So this book…it…hmm…
I fully acknowledge that part of the reason I didn’t like this book was because I knew nothing about it before picking it up from the library. It was released about a month ago, and I had heard of Jeff VanderMeer being an interesting writer and I randomly read it. I did not know it was the second book of the Borne series, so part of my issue with it could have been explained in the first book. Either way, I ended up getting fed up with this book 25% of the way through, and skipping forward to skim the last 25%, so technically I only read half this book.
But I’m still reviewing it…because I just need to rant a bit.
Release: Dec. 3, 2019
Synopsis: (from Goodreads, because this book is too much of a mess to summarize) “A messianic blue fox who slips through warrens of time and space on a mysterious mission. A homeless woman haunted by a demon who finds the key to all things in a strange journal. A giant leviathan of a fish, centuries old, who hides a secret, remembering a past that may not be its own. Three ragtag rebels waging an endless war for the fate of the world against an all-powerful corporation. A raving madman who wanders the desert lost in the past, haunted by his own creation: an invisible monster whose name he has forgotten and whose purpose remains hidden. Jeff VanderMeer’s Dead Astronauts presents a City with no name of its own where, in the shadow of the all-powerful Company, lives human and otherwise converge in terrifying and miraculous ways. At stake: the fate of the future, the fate of Earth—all the Earths.”
Spoiler (Kinda) Review
So I probably should have guessed that this book would be strange just by the cover, but I was also intrigued by the idea of a speculative science fiction with weird elements. Reading the synopsis, I went into the book assuming it would be kind of an adult Alice in Wonderland set in space, and in a bad sense, that’s what it is. However, nothing really makes sense in the world. The writing feels distant, so you never connect with any of the characters, who all feel like they’re on psychedelic drugs or something. The world is interesting, but again it has little cohesion or rules. The language is poetic, and yet it also feels disjointed and forced. Everything just feels…off about this book.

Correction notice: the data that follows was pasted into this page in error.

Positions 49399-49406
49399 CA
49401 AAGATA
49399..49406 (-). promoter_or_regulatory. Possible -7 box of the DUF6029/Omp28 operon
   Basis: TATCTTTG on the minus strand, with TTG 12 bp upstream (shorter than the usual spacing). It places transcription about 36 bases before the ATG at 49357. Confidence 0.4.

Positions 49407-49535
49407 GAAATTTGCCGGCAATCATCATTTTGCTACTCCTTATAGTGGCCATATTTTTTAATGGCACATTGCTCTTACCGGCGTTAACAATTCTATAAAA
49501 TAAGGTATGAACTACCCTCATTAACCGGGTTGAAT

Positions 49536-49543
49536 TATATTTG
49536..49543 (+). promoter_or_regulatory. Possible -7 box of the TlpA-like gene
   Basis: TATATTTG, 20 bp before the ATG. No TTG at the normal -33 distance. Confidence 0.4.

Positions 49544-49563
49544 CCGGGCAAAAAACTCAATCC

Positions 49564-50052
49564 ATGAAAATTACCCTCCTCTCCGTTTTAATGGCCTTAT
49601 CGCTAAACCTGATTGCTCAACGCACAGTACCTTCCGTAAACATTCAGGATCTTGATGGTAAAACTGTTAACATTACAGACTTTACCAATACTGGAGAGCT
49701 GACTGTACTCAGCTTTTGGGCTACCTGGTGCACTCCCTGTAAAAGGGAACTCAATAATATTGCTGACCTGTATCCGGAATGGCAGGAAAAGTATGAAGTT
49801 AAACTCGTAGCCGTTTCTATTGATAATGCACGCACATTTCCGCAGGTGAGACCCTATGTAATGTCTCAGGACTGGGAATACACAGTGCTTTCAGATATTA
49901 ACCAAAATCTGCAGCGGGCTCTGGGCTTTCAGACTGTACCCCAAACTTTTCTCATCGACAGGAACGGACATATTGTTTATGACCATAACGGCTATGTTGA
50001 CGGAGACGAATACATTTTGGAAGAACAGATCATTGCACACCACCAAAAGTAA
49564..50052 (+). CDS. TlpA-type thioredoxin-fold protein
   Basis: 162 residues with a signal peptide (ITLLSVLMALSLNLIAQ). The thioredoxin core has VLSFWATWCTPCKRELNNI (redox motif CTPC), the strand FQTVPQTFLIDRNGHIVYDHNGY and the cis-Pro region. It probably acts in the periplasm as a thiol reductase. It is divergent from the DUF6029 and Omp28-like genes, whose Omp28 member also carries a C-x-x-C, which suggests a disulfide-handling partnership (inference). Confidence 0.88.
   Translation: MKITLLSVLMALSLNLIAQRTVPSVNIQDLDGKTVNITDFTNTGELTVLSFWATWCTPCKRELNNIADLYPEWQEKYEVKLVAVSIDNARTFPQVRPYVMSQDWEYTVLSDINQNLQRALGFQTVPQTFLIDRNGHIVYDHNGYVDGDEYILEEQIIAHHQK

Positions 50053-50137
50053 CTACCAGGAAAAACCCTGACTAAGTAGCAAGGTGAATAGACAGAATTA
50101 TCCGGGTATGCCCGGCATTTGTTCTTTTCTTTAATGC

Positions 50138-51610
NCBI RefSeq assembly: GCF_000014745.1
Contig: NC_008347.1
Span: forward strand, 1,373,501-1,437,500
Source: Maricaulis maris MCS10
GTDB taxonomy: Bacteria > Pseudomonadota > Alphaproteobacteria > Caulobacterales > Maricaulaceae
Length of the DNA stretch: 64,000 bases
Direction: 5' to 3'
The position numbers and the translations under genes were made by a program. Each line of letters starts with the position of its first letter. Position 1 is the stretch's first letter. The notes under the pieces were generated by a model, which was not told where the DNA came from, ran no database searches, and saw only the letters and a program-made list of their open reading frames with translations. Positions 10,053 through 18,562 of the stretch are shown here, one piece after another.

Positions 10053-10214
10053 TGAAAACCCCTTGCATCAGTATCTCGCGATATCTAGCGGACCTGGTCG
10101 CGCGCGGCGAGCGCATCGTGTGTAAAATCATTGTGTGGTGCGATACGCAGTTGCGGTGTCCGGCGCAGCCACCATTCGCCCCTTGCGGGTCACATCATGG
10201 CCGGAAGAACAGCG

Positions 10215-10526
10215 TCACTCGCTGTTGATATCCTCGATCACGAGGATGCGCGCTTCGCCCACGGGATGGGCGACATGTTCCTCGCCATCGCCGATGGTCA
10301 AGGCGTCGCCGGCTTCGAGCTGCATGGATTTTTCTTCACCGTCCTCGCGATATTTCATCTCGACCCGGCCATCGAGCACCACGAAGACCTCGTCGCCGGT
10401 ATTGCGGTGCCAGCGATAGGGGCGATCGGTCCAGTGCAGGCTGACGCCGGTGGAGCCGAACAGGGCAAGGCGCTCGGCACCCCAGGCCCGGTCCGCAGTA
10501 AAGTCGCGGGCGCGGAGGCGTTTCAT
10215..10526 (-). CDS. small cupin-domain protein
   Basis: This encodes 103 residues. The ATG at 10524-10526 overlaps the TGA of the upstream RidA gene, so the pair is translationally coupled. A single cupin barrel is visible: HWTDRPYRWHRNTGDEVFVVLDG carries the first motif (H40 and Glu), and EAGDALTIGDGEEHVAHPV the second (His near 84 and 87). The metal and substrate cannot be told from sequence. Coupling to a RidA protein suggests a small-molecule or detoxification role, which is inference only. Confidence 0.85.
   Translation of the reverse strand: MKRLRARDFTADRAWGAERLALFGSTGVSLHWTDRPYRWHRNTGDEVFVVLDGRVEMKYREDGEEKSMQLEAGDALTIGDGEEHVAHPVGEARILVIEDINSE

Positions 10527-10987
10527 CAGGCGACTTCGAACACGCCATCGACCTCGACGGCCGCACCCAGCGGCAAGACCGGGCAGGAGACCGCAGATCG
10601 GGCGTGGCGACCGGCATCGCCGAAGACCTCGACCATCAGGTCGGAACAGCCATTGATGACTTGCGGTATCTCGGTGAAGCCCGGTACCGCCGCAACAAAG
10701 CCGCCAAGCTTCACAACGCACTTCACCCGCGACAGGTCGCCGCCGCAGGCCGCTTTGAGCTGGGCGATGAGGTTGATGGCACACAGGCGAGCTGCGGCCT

Maybe if I did do drugs while reading this (no, I’m not going to do that), I would have enjoyed it more. The beginning starts with us following three people on this strange planet on which this City is. They run across some talking foxes, but none of the characters’ interactions or decisions feel understandable. I had a couple theories in the beginning, like they are dead and traveling through some sort of in-between or Purgatory (thus the name “Dead” Astronauts). Another theory was that these people flew into some sort of wormhole where each reality changes what they see, as the book many times refers to different “versions” of the world, like different realities. I will say, this in itself is an intriguing idea, and yet the story never explained what was happening (unless I missed something in the middle chunk or first book) and everything was incredibly vague.
I won’t give too many spoilers, mostly because I have no idea what is actually a spoiler and what isn’t, but the ending ended with me not really understanding anything I didn’t in the beginning (which is honestly nothing).
The writing feels very modern and, like modern art, it felt disjointed and unappealing. I’ll give you an example of weird art to illustrate my point.
This is “Guernica” by Picasso. I’ve studied it in several classes in college and I still hate it. If you look at it, you can make out some things. There are people, lost limbs, a cow and horse, and some flames. But if you don’t know what the painting actually shows (which is a bombing of a town during the Spanish Civil War in 1937), it will make no sense to you. The historical background of the painting is incredibly interesting, and yet the painting feels disjointed and incomprehensible without background knowledge.
This book feels like that painting. Like VanderMeer has interesting ideas, but he presents them in such a vague and ugly way it just feels baffling instead of poignant. This was my biggest problem with the book.
Have you read any of his books? I would also love if you had a different view of this book than me, or if you understood any of it. Let me know your thoughts down in the comments, follow my blog for more musings and, as always,
Best wishes in your life full of adventure,